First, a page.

The multi-year decline in Australian new car sales snowballed in April, as the impact of the Covid-19 pandemic caused overall sales to halve, and passenger vehicle sales to slump by 61 per cent, even as electric and hybrid sales showed some resilience,
According to the Federal Chamber of Automotive Industries, new car sales across the entire industry saw a 48.5% drop in April compared to the same period in 2019, the largest single fall in car sales since 1991. The drop follows a sustained drop in sales of petrol and diesel vehicles in all segments over the past 24 months,
The only silver lining for the industry – and the climate, which before the Covid-19 pandemic had captured the attention of the public and the media as a result of the summer bushfires – has been electric vehicle sales.
According to the latest figures from Vfacts, collated for the FCAI, sales of electric vehicles (EVs), plug-in hybrid (PHEV) and non-pluggable continue to buck the trend in an otherwise depressed industry.
As FCAI chief Tony Weber notes, consumer confidence is way down as more than 1 million Australians are left without income since mid-March due to stay-at-home measures to contain the pandemic, according to figures released by the Australian Bureau of Statistics on Tuesday.
“Clearly, the COVID-19 pandemic has had a major influence on the April sales result, and reflects a downturn in the broader economy right across the country,” Weber said.
“These conditions inevitably impact consumer confidence and purchase decisions.”
Notably though, for electrified vehicles – which are on balance more expensive than petrol and diesel equivalents due to the cost of batteries – sales are still on the increase in both the private and passenger sector (for all-electric vehicles this is from a small base of 6,718 sold in 2019, a tripling from the year before).
Pluggable electrified cars (which includes 100% EVs and PHEVs) saw a 24.4% increase in the private passenger sector, and a whopping 131% increase in the commercial passenger sector.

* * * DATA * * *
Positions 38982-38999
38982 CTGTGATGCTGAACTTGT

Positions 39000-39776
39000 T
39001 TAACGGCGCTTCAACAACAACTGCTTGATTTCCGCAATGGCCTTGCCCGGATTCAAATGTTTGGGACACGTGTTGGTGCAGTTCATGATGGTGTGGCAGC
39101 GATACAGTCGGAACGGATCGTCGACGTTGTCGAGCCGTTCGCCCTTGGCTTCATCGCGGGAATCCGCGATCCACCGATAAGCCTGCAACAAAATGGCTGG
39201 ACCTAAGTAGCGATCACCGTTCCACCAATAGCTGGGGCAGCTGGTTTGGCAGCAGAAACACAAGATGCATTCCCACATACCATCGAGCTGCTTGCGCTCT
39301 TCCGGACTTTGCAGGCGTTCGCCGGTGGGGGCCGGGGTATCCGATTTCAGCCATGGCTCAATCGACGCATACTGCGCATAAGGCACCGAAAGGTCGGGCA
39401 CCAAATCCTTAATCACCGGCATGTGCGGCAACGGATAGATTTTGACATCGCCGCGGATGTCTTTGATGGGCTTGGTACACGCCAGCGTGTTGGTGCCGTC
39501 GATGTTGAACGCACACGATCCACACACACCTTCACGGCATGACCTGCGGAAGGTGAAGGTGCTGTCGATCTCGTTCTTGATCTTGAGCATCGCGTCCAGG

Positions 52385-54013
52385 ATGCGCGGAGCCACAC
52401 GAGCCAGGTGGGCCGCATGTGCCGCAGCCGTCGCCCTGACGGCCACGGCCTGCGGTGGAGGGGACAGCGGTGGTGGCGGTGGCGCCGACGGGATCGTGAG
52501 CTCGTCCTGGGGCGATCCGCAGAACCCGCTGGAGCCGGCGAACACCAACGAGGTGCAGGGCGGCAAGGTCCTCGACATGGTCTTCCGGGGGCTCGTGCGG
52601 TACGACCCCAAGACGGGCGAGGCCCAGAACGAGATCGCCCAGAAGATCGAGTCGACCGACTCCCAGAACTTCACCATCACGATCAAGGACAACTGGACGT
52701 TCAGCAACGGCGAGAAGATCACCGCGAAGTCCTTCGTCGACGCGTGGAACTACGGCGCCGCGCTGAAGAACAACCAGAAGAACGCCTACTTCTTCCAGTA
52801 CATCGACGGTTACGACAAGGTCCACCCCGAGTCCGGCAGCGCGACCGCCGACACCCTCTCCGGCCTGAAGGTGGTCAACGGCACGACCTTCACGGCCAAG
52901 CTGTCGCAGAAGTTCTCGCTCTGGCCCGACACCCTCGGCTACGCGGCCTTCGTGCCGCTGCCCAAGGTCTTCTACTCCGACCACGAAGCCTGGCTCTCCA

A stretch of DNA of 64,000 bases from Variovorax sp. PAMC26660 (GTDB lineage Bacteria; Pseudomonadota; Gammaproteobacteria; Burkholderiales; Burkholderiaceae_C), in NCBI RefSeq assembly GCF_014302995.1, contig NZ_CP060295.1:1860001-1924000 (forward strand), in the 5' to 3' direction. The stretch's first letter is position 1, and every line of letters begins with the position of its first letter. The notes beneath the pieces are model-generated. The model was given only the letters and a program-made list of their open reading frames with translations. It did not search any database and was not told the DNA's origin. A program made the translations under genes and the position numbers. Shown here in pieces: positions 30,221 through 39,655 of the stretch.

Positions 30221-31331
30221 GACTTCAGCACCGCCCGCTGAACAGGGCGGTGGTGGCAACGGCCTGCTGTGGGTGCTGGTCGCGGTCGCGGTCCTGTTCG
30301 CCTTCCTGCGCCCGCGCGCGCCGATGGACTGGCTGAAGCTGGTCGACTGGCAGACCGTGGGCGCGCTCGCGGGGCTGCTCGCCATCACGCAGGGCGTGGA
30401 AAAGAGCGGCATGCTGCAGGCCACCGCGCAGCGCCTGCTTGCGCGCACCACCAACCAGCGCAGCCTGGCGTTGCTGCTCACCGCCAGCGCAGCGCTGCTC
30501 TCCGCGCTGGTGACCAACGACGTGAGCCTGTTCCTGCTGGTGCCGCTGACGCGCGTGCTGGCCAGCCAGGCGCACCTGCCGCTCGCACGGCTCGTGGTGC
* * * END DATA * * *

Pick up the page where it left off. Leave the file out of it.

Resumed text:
Electric SUV sales rose in the private sector, but following a trend we saw in March saw a drop in the commercial sector. It is unclear at this time if this has been a supply issue as car makers consider a halt on imports until more clarity is known on the fate of the Australian dollar.
Hybrids, of the “self-charging” variety, also fared well, with hybrid SUV sales continuing to go through the roof, with more than 1,000% increases compared to April 2019 – a trend that we first saw when Toyota’s RAV4 hybrid sales outstripped its 100% petrol counterpart when it was first introduced in May 2019.
On the Tesla front, it would appear that any deliveries made in April have only been from previously shipped stock. While Tesla is a member of the FCAI, it is alone in not reporting its local sales figures to Vfacts, and poor reporting methods from state registries only compound the issue.
While we have reported previously that Tesla sales have greatly ballooned reported Vfacts figures, sources report that there have not been any Tesla vehicles shipped to Australia for the past twelve weeks, with 1,107 Tesla cars produced in 2020 for Australia in total to date and only one vehicle is currently destined for Australia from Californian ports.
There is hope that Tesla’s Fremont factory, which has been closed since March on government Covid-19 orders to “shelter-in-place”, may soon see a light at the end of the tunnel in the form of a reopening, as California begins to ease some restrictions allowing some shops to open starting Friday.
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Bridie Schmidt is lead reporter for The Driven, sister site of Renew Economy. She specialises in writing about new technology and has been writing about electric vehicles since 2018. She has a keen interest in the role that zero emissions transport has to play in sustainability. She has participated in podcasts such as Download This Show with Marc Fennell and Shirtloads of Science with Karl Kruszelnicki and is co-organiser of the Northern Rivers Electric Vehicle Forum.